So nice that they sent you free wine!! But judging from the picture, it looks like not only the white wines but also the red wines are closed with screw caps! That’s an absolute no-go… (at least for me)

    • talkavino
      March 20, 2013 at 12:29 am

      well, these are tiny 50 ml bottles – there is absolutely no way to close them with the cork. This is a special tasting set which is not supposed to be aged – the screw tops work just perfectly here, in my opinion.

  3. March 20, 2013 at 8:51 am

    Wine in small bottles for sample/tasting purposes . . . genius marketing concept. I love it! Salud!!

  4. March 20, 2013 at 9:14 am

    That’s a pretty interesting concept. I’ve never seen so small wine bottles before. But for sample purposes they seem to do a good job.
    Although I agree with Frank about red wine with a cork screw. All red wines that I tried that had a cork screw were pretty much undrinkable.

    • talkavino
      March 20, 2013 at 9:32 am

      Julian, I will be glad to prove you wrong regarding the screw-capped red wines which are not intended for the long aging – I just need to think how I can actually do it, unless you have any plans to be in New York area : )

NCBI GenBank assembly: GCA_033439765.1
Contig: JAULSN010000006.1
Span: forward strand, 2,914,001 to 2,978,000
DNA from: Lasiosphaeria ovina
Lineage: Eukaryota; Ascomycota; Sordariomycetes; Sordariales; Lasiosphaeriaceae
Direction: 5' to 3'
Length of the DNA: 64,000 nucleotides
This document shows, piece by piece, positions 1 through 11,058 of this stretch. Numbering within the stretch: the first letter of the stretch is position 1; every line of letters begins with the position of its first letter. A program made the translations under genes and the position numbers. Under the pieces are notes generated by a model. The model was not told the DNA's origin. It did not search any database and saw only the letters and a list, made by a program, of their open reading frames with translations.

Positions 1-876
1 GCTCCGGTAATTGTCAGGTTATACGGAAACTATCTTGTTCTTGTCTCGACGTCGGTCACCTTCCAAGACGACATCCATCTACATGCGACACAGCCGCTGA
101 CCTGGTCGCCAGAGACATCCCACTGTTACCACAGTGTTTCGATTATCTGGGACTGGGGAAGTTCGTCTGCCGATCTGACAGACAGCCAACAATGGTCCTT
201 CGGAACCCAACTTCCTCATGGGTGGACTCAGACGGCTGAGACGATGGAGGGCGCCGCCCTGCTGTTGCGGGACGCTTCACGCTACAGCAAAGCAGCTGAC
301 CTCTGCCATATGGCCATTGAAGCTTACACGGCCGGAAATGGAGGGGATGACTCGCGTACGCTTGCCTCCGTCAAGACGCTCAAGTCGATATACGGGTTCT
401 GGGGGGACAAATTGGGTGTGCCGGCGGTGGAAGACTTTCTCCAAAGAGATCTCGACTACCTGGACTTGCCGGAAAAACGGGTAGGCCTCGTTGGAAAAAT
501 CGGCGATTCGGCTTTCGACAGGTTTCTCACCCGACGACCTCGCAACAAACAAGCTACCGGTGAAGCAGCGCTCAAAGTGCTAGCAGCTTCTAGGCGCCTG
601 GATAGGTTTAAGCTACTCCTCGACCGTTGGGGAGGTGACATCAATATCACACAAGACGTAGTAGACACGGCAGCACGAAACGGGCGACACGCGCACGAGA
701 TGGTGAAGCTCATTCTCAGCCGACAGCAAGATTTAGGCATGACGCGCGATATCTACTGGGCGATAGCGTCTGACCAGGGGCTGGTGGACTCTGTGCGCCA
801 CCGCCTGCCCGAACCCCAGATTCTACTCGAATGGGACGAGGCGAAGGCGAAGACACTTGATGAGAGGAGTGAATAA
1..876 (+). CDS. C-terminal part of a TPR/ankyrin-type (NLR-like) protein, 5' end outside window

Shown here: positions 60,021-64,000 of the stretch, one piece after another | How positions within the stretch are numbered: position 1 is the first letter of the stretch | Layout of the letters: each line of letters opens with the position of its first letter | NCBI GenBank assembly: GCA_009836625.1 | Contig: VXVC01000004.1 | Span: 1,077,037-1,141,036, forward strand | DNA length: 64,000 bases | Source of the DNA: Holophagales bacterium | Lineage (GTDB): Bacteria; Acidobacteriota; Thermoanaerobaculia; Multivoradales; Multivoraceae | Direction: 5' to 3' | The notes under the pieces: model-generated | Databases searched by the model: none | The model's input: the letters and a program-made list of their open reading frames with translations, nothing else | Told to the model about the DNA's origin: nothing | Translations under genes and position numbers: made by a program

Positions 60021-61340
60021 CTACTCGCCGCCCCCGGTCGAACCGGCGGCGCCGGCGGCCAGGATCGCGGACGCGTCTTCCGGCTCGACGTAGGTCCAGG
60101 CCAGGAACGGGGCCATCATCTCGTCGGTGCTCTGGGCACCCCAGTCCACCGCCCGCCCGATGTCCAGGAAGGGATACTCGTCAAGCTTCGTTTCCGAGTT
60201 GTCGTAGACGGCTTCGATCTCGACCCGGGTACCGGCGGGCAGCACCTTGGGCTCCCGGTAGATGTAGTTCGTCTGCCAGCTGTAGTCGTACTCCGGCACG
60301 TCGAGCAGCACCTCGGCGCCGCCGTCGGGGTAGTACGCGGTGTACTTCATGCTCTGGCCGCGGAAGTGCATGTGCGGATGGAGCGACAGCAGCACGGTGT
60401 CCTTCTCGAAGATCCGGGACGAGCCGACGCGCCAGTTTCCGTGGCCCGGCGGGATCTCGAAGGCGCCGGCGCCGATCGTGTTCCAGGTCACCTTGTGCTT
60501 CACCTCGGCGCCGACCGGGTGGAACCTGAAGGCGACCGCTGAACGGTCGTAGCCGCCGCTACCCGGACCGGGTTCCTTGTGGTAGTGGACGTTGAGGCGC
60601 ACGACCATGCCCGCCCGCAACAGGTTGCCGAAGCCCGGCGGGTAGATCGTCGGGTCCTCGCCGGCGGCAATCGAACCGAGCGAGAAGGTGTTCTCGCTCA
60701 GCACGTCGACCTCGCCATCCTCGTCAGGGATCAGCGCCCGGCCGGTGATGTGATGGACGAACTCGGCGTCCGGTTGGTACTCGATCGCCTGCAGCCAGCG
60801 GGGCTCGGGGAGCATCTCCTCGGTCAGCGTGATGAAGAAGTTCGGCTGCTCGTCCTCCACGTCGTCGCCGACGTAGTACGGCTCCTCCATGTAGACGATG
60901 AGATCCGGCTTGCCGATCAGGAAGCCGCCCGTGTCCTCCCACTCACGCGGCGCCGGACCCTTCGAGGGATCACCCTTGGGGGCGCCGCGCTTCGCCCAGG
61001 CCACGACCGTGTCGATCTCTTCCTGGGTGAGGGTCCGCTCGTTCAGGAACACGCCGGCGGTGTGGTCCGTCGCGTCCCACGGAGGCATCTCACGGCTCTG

• March 20, 2013 at 9:47 am

        I’d love to uncork a wine with you!
        Bur unfortunately, my earliest plans to travel to the US are around spring/summer of 2014 😦
        I think I’m skeptical towards red wine closed with a screw cap because only 2€-5€ supermarket wines use them over here.

        • talkavino
          March 20, 2013 at 6:02 pm

          I can wait : ) When it comes to the wines in US, you can easily fine $40-$50 bottle of wine with the screw-cap on it. Screw-cap doesn’t mean at all that the wine is bad. My personal concern, outside of emotional attachment to the cork-pulling process, is if screwcapped wine will age properly… I think the jury is out on this, and will be for quite a while.

  5. March 20, 2013 at 8:40 pm

    Nice surprise, Anatoli! And very nice review, good to know about Trione and their wines.
    Take care

    • talkavino
      March 20, 2013 at 9:48 pm

      Thank you, Stefano! The wines were definitely good, which was somewhat unexpected 🙂

  6. March 21, 2013 at 4:56 pm

    I like the concept too! I hope they email me too 🙂

    • talkavino
      March 21, 2013 at 5:08 pm

      Absolutely! I think providing such sample sets is a great way to get the message out.